It’s a tried-and-true tactic: A teacher tells their students they’ll get two points for having their homework out, ready to be checked, without being prompted. Bonus point if everyone in the class does it. And the first student to reach 20 points by hitting other various goals throughout the day gets to be line leader.
The teacher in this case is motivating students with gamification. What is gamification? It’s when you take some of the most engaging elements of games, like competition and rewards, and apply them to real-life activities. The idea is that gamification can make tasks that may not be naturally exciting seem more fun and easier to accomplish.
The strategy of gamification doesn’t just work on kids—it’s great for motivating adults, too. Think, for example, of fitness apps that track your activity and give you positive feedback for hitting your exercise goals.
“Gamifying taps into our natural desire to play, to win, to challenge, to do things differently than we currently do, to break out of the daily monotony,” says Brian Ford, head of financial wellness at Truist and co-host of the “Money and Mindset With Bright and Brian” podcast. “It allows us to accomplish things that we know are good for us, but that may otherwise be a slog.”
Although the term “gamification” was coined in 2002, the concept has been growing in popularity over the past decade as more companies incorporate gamification techniques to help customers, clients, or employees reach goals.Disclosure 1 With proper use, it can also be an effective (and fun!) way to hit financial goals.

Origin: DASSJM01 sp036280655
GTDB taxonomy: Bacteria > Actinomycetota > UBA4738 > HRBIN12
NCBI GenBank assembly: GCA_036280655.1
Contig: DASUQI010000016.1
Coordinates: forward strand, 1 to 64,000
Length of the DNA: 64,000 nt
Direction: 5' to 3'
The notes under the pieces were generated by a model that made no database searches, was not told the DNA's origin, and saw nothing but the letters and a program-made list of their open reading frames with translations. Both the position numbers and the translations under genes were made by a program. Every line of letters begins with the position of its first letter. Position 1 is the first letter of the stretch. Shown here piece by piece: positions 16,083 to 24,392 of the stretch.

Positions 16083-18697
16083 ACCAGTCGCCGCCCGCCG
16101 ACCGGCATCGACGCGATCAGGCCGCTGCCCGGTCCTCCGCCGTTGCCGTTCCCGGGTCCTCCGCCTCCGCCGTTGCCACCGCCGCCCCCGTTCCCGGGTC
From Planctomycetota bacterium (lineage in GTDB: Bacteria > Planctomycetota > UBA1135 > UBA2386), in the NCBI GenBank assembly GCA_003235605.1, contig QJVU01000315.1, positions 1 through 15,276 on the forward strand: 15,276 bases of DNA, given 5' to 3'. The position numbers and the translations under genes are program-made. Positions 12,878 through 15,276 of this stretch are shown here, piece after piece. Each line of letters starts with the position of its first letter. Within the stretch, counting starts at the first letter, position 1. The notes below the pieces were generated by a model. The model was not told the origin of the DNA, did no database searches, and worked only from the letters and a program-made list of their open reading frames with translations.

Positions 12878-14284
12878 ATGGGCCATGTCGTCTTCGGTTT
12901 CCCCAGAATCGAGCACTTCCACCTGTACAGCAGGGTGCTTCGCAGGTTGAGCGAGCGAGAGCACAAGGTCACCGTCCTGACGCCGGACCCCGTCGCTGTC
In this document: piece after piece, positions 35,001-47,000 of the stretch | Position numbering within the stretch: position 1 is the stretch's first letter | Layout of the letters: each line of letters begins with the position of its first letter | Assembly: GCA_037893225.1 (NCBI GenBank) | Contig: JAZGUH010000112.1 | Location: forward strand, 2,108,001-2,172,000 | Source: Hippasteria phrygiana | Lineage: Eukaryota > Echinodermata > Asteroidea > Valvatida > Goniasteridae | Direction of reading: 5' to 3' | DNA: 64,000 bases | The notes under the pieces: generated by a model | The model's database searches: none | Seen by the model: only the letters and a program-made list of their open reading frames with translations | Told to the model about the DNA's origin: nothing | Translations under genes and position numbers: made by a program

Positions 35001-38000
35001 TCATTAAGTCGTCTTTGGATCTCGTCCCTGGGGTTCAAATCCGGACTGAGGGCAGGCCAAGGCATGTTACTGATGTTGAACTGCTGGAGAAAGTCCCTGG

Why gamification works
Hitting a goal—walking 10,000 steps in one day, completing a month-long streak of daily word puzzles, or being number one on the leaderboard for your workplace sales targets—can feel good. It taps into the pleasure center of the brain associated with rewards.Disclosure 2 Over time, these hits of positivity can serve as motivation and help you develop healthy habits.
“Play is how we learn,” says Bright Dickson, co-host of the Money and Mindset podcast and resident positive psychology expert at Truist. “Gamification, if done well, takes advantage of that to create learning and positive outcomes.”
Applying this approach to personal finances can help you build better habits with everything from borrowing to budgeting.
“A savings app, for example, makes saving a byproduct of something that’s already intrinsically motivating to the brain, which is the game,” says Dickson.
How to gamify your finances
If you want to take a gamified approach to your finances, various apps and digital tools can help you do so, or, you can take a more DIY approach. Consider the tips below when deciding if the game is worth playing—and when making sure that your financial skills and bank accounts aren’t taking a hit.